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Lyr Req: The Irish Hop Pole Puller

GUEST,Infrequent but always polite guest 18 Jul 15 - 07:24 PM
Joe Offer 18 Jul 15 - 11:18 PM
Jim Carroll 19 Jul 15 - 03:27 AM
GUEST,Infrequent but always polite guest 19 Jul 15 - 04:29 AM
doc.tom 19 Jul 15 - 05:15 AM
GUEST,Infrequent but always polite guest 19 Jul 15 - 06:40 AM
GUEST,Infrequent but always polite guest 19 Jul 15 - 11:03 AM
GUEST,Martin Ryan 19 Jul 15 - 11:52 AM
Joe Offer 19 Jul 15 - 03:52 PM
GUEST 20 Jul 15 - 06:38 AM
GUEST,Infrequent but always polite guest 20 Jul 15 - 07:00 AM
Vic Smith 20 Jul 15 - 08:42 AM
GUEST,Infrequent but always polite guest 21 Jul 15 - 06:13 AM
Long Firm Freddie 21 Jul 15 - 11:49 AM
Vic Smith 21 Jul 15 - 01:04 PM
GUEST,Infrequent but always polite guest 05 Aug 15 - 11:09 AM
GUEST,Molly-not-dancing 26 Sep 15 - 09:02 PM
GUEST,Mike Yates 24 Oct 15 - 05:42 AM
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Subject: Lyr Req: The Irish Hop Pole Puller
From: GUEST,Infrequent but always polite guest
Date: 18 Jul 15 - 07:24 PM

Hi all, does anyone have the lyrics to The Irish Hop Pole Puller please? It's Roud #1709.

First line: I'm Coster Joe from down our street

Chorus: She was a modern laundry girl was blue-eyed Mary Fuller, until she went and eloped from Kent with an Irish hop pole puller.

Vaughan Williams Memorial Library entry:

http://www.vwml.org/record/RoudFS/S363785

British Library sound archive (Pop Maynard singing and, alas, coughing):

http://sounds.bl.uk/World-and-traditional-music/Reg-Hall-Archive/025M-C0903X0486XX-0600V0

Thank you for your time.


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Subject: RE: Lyr Req: The Irish Hop Pole Puller
From: Joe Offer
Date: 18 Jul 15 - 11:18 PM

Sounds intriguing, but I'm having trouble making out the lyrics, too. Do you have any more you can post, so we can work together on the part you haven't figured out?

I found a recording from a group named "Okee Dokee" here: https://www.youtube.com/watch?v=2FCY6I0_pik

There's a very nice recording here: https://afolksongaweek.wordpress.com/2012/09/


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Subject: RE: Lyr Req: The Irish Hop Pole Puller
From: Jim Carroll
Date: 19 Jul 15 - 03:27 AM

Fairly obviously a Victorian music hall song.
It was recorded by Mike Yates from Sussex singer, George Spicer and issued on the Topic l.p., Blackberry Fold
Jim Carroll


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Subject: RE: Lyr Req: The Irish Hop Pole Puller
From: GUEST,Infrequent but always polite guest
Date: 19 Jul 15 - 04:29 AM

Yes, Jim, definitely a comic music hall song, and I'd guess late Victorian or even afterwards from the language and socio-economic details.

Thank you for the links, Joe! I hadn't come up with that Okee Dokee video at all. I'll get comparing and transcribing, and post a full set of lyrics here when I'm done.

If anyone else has any more information then I'd still be grateful for it. Thank you all for your time.


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Subject: RE: Lyr Req: The Irish Hop Pole Puller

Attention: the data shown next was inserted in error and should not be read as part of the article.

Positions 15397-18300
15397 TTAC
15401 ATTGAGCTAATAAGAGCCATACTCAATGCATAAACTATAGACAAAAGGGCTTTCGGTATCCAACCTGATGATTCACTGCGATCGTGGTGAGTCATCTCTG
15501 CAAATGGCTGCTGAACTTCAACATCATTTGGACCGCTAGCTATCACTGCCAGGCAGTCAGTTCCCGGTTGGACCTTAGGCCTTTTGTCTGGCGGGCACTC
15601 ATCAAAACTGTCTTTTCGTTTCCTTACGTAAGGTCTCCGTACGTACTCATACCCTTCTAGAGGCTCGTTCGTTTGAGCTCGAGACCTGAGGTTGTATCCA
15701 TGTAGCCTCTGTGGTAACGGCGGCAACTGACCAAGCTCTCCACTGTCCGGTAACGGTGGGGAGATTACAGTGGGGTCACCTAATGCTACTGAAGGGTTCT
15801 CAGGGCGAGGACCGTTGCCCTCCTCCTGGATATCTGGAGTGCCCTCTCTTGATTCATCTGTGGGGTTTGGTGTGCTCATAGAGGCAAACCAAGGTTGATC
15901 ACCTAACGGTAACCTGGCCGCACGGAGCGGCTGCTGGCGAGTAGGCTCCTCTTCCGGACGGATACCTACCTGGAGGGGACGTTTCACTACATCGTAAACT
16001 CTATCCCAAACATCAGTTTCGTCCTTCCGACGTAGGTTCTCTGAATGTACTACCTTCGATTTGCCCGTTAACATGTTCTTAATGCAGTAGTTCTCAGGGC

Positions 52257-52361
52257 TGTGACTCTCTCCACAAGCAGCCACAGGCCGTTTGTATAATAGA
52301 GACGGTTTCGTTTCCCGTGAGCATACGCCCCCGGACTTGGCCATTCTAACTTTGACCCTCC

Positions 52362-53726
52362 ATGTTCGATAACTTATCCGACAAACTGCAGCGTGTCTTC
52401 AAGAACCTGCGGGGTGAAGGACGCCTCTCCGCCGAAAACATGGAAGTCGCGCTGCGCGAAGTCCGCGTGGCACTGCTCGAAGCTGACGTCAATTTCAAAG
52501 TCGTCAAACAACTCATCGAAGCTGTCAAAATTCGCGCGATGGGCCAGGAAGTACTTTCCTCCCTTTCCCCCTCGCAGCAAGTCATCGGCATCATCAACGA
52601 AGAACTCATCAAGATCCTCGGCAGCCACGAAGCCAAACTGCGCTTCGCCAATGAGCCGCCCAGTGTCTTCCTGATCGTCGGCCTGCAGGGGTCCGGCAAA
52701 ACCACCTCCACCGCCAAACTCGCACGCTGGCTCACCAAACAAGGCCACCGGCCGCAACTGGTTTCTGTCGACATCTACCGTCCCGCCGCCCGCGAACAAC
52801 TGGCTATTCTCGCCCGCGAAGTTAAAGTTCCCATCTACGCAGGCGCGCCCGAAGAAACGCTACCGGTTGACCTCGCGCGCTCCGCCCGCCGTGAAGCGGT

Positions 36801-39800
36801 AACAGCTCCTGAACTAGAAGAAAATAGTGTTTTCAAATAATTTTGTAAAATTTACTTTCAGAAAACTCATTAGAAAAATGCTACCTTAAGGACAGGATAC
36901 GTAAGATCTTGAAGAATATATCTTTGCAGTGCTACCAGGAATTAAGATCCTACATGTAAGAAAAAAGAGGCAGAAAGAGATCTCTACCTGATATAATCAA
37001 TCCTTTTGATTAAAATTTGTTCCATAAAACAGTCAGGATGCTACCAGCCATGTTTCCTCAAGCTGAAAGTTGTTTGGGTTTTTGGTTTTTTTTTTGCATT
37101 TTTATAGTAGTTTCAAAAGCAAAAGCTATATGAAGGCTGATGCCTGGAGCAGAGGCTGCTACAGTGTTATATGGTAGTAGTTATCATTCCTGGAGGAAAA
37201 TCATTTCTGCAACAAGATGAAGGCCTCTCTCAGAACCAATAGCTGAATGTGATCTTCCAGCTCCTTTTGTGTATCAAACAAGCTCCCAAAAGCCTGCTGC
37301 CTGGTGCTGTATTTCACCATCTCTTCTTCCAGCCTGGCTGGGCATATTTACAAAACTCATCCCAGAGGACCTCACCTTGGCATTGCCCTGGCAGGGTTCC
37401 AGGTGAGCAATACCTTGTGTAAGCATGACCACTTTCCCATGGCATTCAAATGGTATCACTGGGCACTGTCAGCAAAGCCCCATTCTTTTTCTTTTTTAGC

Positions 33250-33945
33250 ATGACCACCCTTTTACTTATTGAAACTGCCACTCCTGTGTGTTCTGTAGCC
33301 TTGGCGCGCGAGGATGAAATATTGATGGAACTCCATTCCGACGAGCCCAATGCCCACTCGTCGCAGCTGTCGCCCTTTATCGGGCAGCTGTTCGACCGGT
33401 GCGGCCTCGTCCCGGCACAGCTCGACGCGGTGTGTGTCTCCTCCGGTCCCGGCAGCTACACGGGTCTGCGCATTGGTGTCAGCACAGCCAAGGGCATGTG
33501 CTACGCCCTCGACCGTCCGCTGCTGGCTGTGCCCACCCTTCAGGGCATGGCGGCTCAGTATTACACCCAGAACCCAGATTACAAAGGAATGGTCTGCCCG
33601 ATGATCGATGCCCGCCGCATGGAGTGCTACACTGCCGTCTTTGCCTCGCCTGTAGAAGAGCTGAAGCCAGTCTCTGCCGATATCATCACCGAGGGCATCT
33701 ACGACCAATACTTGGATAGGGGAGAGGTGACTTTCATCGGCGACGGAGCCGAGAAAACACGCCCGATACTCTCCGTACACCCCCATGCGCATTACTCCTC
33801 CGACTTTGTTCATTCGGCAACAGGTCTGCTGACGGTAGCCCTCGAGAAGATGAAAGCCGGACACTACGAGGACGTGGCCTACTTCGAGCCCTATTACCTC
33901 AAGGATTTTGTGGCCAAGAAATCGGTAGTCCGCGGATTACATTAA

From: doc.tom
Date: 19 Jul 15 - 05:15 AM

Tim Hart used to sing it before Tim & Maddy became Steeleye Span. I believe he had it from the George Spicer recording but didn't record it himself. Sorry - that's really not very helpful is it.


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Subject: RE: Lyr Req: The Irish Hop Pole Puller
From: GUEST,Infrequent but always polite guest
Date: 19 Jul 15 - 06:40 AM

It might not be "helpful" doc.tom but it's certainly interesting. I like knowing who's been singing a song (and which audiences appreciated it). Thank you.


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Subject: Lyr Add: THE IRISH HOP-POLE PULLER
From: GUEST,Infrequent but always polite guest
Date: 19 Jul 15 - 11:03 AM

I've added my own notes at the end but corrections and alternative suggestions are welcome.

The Irish Hop Pole Puller (Roud #1709, collected from George "Pop" Maynard and George Spicer)

I'm Coster Joe from down our street,
Me heart is nearly broke.
I've lost me blooming dona,
Me coster cart and moke.
I'll tell you how it all occurred
From the time we took the road
'Til we came to those lovely fields in Kent.

She was a modern laundry girl,
Was blue-eyed Mary Fuller,
'Til she went and sloped from Kent
With an Irish hop pole puller.

We started from the Rose and Crown
With mirth, and pleasure bent.
We caused a big sensation
In every place we went.
For Mary Ann was well made-up
With a red plaid shawl and hat,
And a lovely ostrich feather
Was bought by me, the flat.

She was a modern laundry girl,
Was blue-eyed Mary Fuller,
'Til she went and sloped from Kent
With an Irish hop pole puller.

We drove as far as Crockham Hill
And then to Hunton Bull.
Mary Ann expressed her wish
To watch them pick and pull.
I loved her so, I couldn't say no,
We went down to the fields
When suddenly the cart collapsed
And off come both the wheels.

She was a modern laundry girl,
Was blue-eyed Mary Fuller,
'Til she went and sloped from Kent
With an Irish hop pole puller.

My Mary screamed, some fellows came.
I could have done without them,
Especially two young Irish chaps
With willing ways about them.
One said his name was Tim,
The other Mike O'Brien.
Who I could see, with half an eye,
My Mary fixed her eye on.

She was a modern laundry girl,
Was blue-eyed Mary Fuller,
'Til she went and sloped from Kent
With an Irish hop pole puller.

Now I fell in a jealous rage
And had a row with Tim.
Mike O'Brien he picked it up
And knocked me in the bin.
Then some policemen came along
And run me into jail.
It's a wonder now that I'm alive
To tell to you the tale.

She was a modern laundry girl,
Was blue-eyed Mary Fuller,
'Til she went and sloped from Kent
With an Irish hop pole puller.

When I got out from doing time,
I found myself forsook.
Mary-ann and Mike O'Brien
Had slung their blooming hook.
So when you take your dona out,